As for the human side of the film, Martin Freeman easily stands (a little) head and shoulders above the rest of the cast. His Bilbo is a perfect combination of deadpan well-timed comedy, Englishness and a hint of a Hobbit about to grow up. Plus, having seen Martin Freeman as Bilbo, it's hard to imagine anyone else in the role. The sequence where he riddles with Gollum is just astounding as a two-hander and is a real stand out of the film; particularly for Andy Serkis' work as Gollum, as he runs the gamut from childish glee to murderous malice in his game.

The cast of dwarves are a little too numerous to get much time in the spotlight in this first outing, but I suspect that will come in the following films - and all of them have real potential. There's also plenty of the feel of setting events up - with showdowns and story threads likely to be fulfilled later on, rather than a speedy resolution in this first flick. I also get the feeling that the film follows exactly the story of the book - in terms of very little being jettisoned for narrative's sake.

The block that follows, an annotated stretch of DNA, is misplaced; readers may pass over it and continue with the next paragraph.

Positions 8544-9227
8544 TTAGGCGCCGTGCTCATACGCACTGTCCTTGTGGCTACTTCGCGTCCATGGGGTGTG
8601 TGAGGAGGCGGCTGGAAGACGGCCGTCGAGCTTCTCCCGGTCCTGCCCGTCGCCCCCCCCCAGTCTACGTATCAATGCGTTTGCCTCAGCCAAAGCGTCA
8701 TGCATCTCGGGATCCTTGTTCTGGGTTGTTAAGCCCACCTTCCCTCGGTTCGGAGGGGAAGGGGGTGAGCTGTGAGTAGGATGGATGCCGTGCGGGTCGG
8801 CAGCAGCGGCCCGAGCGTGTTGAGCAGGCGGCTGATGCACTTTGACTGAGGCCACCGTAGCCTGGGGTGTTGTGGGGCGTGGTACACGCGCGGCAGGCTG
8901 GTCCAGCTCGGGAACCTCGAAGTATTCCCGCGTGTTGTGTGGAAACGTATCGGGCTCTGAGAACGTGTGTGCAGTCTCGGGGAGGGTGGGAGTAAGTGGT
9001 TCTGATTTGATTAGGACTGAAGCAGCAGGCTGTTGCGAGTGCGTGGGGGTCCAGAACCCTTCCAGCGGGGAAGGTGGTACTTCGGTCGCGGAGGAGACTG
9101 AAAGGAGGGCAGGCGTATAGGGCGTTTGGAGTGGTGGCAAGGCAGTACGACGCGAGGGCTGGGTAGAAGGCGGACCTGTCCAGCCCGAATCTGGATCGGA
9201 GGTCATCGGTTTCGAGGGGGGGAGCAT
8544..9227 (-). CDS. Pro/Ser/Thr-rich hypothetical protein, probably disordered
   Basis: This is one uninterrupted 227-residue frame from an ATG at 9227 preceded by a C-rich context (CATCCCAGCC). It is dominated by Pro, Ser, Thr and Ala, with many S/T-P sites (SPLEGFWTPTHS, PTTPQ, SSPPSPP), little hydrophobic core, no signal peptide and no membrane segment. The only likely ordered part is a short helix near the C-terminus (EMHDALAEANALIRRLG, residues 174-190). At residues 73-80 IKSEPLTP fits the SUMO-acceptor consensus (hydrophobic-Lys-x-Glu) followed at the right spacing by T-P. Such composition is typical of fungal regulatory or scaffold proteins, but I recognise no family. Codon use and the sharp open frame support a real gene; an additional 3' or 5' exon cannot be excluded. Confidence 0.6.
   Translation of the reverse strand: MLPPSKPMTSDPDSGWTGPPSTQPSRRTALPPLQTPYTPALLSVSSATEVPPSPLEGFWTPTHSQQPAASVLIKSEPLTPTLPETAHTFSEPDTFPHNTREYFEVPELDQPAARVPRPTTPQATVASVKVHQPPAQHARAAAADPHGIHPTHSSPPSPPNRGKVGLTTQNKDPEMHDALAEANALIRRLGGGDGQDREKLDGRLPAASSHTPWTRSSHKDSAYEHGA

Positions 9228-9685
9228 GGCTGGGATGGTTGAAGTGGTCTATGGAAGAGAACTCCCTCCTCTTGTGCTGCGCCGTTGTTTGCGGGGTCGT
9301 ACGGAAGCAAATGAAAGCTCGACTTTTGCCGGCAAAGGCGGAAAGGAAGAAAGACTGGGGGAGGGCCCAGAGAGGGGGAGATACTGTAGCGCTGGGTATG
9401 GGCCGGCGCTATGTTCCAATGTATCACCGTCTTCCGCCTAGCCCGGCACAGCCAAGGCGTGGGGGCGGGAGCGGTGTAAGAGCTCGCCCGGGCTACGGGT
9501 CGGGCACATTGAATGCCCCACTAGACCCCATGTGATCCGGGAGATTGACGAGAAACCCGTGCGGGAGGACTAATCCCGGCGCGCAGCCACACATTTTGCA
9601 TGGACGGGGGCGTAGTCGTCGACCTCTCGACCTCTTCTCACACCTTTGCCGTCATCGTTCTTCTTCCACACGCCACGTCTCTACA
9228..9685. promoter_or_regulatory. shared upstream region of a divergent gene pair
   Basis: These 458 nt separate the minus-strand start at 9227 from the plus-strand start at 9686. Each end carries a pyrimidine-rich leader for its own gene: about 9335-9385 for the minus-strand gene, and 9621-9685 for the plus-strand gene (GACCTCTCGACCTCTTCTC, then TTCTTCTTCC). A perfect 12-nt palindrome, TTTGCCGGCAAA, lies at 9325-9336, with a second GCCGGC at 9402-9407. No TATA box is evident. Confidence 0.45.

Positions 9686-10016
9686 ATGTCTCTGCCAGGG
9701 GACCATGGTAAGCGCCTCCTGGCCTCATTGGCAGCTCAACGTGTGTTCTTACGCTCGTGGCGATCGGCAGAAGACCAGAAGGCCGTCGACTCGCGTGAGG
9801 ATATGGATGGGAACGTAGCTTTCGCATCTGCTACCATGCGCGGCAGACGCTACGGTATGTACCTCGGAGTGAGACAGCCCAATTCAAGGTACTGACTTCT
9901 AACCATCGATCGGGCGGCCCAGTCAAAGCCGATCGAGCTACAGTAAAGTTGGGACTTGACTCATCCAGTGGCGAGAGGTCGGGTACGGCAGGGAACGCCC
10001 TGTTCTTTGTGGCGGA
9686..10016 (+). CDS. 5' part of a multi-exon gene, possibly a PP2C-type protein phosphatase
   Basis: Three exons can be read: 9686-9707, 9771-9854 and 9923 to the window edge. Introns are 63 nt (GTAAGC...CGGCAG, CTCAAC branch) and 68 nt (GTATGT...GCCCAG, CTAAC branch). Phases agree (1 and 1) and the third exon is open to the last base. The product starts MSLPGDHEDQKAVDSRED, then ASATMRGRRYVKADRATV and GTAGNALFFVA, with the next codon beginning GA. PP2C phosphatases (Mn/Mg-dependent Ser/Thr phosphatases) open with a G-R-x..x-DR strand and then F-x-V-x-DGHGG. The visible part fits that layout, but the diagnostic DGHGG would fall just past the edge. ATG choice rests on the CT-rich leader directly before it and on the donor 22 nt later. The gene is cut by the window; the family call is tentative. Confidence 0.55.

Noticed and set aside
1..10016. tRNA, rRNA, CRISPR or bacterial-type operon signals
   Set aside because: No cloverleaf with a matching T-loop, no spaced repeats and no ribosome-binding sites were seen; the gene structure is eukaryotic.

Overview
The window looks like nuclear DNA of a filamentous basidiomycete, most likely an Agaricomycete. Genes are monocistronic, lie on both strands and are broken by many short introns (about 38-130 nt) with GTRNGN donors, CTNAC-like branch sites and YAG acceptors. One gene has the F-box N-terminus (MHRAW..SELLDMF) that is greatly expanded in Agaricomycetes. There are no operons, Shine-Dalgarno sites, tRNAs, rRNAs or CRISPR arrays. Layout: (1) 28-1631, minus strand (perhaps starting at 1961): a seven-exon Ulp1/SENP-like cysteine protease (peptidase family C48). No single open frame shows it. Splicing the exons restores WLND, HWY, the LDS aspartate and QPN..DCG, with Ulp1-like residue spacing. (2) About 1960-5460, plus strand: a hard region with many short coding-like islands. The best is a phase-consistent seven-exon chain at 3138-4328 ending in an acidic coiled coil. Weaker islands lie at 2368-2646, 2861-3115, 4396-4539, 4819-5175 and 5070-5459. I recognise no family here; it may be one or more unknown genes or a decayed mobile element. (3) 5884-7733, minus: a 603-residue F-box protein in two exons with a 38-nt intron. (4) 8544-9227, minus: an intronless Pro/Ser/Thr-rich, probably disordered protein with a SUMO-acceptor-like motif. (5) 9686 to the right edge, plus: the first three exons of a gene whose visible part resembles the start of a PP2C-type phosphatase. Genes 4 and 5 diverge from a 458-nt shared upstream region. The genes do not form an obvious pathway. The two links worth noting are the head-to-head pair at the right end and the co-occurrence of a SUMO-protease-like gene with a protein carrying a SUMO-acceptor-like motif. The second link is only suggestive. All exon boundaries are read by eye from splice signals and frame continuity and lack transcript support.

Of the dwarves, Ken Stott's venerable turn as Balin impresses, whereas the others tend to go more for comedy - with the exception of brooding totty dwarf Thorin Oakenshield (played by the dashing Richard Armitage). He has the potential to spin off as a sex symbol in the way that Legolas did in the following trilogy and he certainly gets moments to look moody and intense as the wronged Dwarven heir to Erebor.